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Tubular shaped flowers hold more nectar, and thus are more likely to attract hummingbirds
If you're interested in attracting different species of birds to your yard, be ready to offer a buffet of enticing foods and shelters.
One size (and a bag of birdseed) definitely does not fit all.
No one understands that principle better than the curators at Wing Haven Gardens and Bird Sanctuary in Charlotte, N.C.
Wing Haven was built in 1927 by Eddie and Elizabeth Clarkson specifically as a preserve for birds and wildlife. The home was designed to provide as many vantage points of the gardens as possible.
The gardens, on the other hand, were designed to entice as many birds as possible to take up residence.
Plantings were chosen to provide shelter as well as food and nesting sites. By selecting a mix of plants that would produce flowers, fruits or seeds at different times throughout the year, the Clarksons were able to ensure there would always be reasons for the birds to stay.
Elizabeth kept detailed journals of the birds that visited and what they liked to eat. Building on these observations, she hung bird feeders throughout her garden as a "free lunch" for her feathered guests.
Today, millions of Americans hang feeders in their back yards to attract birds, yet many don't realize how easy it is to attract one of the most fascinating members of the avian world to their property: the hummingbird.
Hummingbirds don't dine on seeds, but rather on flower nectar and tiny insects. So it takes a special type of feeder to attract them.
A simple feeder that dispenses a mixture of sugar and water (one part white cane sugar to four parts water) will mimic the sucrose-rich nectar they seek and will help make them frequent visitors to your yard or garden.
Hummingbirds are wonders of nature.
Their wings can beat up to 80 times per second, and they have special joints that allow them to rotate their wings in a figure-eight pattern. This unique flexibility allows them to hover in place, fly forward, backward, up and down. No other bird can accomplish these helicopter-like maneuvers.
Yet because of their small size and amazing speed, many of us never have the opportunity to observe a hummingbird up close, or realize that they can be found in backyards throughout much of the United States. Western and Southwestern states are home to several species, while only one species, the Ruby Throated Hummingbird, is found east of the Mississippi.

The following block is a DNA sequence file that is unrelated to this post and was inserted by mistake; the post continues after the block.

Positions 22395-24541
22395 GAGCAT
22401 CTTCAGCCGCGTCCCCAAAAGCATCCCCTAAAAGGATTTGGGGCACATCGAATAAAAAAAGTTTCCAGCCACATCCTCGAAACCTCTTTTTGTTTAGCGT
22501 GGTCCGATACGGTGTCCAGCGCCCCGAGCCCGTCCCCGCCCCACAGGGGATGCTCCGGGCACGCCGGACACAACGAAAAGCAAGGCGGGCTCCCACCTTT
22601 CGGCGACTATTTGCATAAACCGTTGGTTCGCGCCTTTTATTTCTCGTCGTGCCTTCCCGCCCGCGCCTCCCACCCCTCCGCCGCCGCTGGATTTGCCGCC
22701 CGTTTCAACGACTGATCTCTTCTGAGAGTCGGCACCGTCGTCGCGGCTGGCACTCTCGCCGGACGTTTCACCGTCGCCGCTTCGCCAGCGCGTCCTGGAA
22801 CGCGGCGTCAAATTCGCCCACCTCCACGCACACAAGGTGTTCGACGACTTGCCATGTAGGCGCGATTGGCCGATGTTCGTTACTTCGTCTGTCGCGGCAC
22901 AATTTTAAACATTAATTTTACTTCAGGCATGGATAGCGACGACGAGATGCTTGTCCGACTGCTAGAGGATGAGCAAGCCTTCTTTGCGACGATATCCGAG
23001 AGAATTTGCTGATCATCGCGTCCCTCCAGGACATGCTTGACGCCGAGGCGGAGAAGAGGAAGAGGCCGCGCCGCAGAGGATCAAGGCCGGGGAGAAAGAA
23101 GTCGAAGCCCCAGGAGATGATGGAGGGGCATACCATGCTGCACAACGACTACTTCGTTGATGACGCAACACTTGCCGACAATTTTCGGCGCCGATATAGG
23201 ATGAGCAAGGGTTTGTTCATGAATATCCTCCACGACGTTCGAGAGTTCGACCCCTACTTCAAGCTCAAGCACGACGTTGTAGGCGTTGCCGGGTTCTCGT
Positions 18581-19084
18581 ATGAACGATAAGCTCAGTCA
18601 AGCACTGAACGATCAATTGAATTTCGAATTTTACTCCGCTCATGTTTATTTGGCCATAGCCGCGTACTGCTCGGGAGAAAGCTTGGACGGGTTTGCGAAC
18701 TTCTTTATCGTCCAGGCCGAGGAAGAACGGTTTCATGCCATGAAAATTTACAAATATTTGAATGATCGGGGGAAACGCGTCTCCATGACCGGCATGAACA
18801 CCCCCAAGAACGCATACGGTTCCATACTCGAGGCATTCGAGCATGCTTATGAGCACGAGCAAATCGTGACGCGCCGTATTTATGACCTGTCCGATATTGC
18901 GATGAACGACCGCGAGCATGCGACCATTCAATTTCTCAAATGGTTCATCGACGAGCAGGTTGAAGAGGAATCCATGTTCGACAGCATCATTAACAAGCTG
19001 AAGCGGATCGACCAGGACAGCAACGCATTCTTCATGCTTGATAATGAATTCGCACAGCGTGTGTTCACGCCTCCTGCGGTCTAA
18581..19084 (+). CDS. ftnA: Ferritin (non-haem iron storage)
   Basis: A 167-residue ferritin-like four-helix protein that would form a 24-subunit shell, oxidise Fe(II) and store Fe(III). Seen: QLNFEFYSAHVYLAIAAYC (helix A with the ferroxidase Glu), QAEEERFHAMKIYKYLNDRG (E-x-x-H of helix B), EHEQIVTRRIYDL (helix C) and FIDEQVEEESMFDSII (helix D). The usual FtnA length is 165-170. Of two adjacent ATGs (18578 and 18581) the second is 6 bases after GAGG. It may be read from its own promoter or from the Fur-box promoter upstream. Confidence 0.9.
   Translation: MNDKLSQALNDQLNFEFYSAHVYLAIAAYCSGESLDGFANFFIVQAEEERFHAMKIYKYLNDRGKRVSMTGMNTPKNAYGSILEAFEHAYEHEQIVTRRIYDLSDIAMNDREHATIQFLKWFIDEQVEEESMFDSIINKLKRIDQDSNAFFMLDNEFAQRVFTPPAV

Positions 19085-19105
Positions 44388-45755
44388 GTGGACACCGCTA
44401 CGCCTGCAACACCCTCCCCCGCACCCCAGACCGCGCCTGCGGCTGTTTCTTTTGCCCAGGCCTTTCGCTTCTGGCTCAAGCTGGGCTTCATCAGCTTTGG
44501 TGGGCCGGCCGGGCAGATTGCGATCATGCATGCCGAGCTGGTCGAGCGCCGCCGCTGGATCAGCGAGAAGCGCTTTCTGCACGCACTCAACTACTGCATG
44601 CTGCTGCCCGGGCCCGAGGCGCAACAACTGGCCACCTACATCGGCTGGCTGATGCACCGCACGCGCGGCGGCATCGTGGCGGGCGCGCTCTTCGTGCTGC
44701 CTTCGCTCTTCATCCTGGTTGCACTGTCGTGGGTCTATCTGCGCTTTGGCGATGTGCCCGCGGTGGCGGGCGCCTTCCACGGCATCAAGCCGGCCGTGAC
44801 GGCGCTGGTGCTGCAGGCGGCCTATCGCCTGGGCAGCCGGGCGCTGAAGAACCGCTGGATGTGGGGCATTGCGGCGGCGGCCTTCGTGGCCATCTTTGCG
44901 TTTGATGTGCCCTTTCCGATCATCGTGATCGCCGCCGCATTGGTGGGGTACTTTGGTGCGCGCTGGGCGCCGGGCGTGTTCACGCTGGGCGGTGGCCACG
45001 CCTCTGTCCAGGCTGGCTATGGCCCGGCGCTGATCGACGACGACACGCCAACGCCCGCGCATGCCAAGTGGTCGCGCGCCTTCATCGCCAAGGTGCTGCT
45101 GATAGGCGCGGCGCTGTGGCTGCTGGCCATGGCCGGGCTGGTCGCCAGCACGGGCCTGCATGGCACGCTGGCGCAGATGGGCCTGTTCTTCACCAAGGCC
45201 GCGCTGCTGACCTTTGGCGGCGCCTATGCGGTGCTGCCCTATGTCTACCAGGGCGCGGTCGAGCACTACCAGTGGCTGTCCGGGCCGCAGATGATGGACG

A variety of hummingbird feeders are available on the market, but it's also easy to make one using objects found in the home. With a baby food jar, some wire and some red spray paint, you can make your own feeder in a matter of minutes. This week on "Cultivating Life," Rachael Holbert from our local bird sanctuary stops by to show me how simple it is to make the perfect feeder for attracting these fascinating birds.
If you're too busy to be monitoring and filling bird feeders, you might opt instead for planting some shrubs in your yard that will provide an abundance of the high-calorie nectar hummingbirds need to fuel their racecar-like metabolisms.
Another guest on the show, Tim Woods from Spring Meadow Nursery in Michigan, is a shrub expert.
Tim explains that tubular shaped flowers hold more nectar, and thus are more likely to attract hummingbirds. Shrubs such as Abelia grandiflora, Weigela, Buddleia, and Althea or Rose of Sharon are on most hummingbirds' list of favorite places to dine. In warmer climates, lantanas and shrubby salvias are perfect for attracting hungry hummers.
This summer, resolve to spend more time in your own back yard.
With a few simple feeders, some new shrubs and a keen interest in your feathered neighbors, perhaps you can take a page from Elizabeth and Eddie Clarkson's book and start a Wing Haven of your own.
Gardening for the Hummingbirds - How to Attract Hummingbirds into Your Yard
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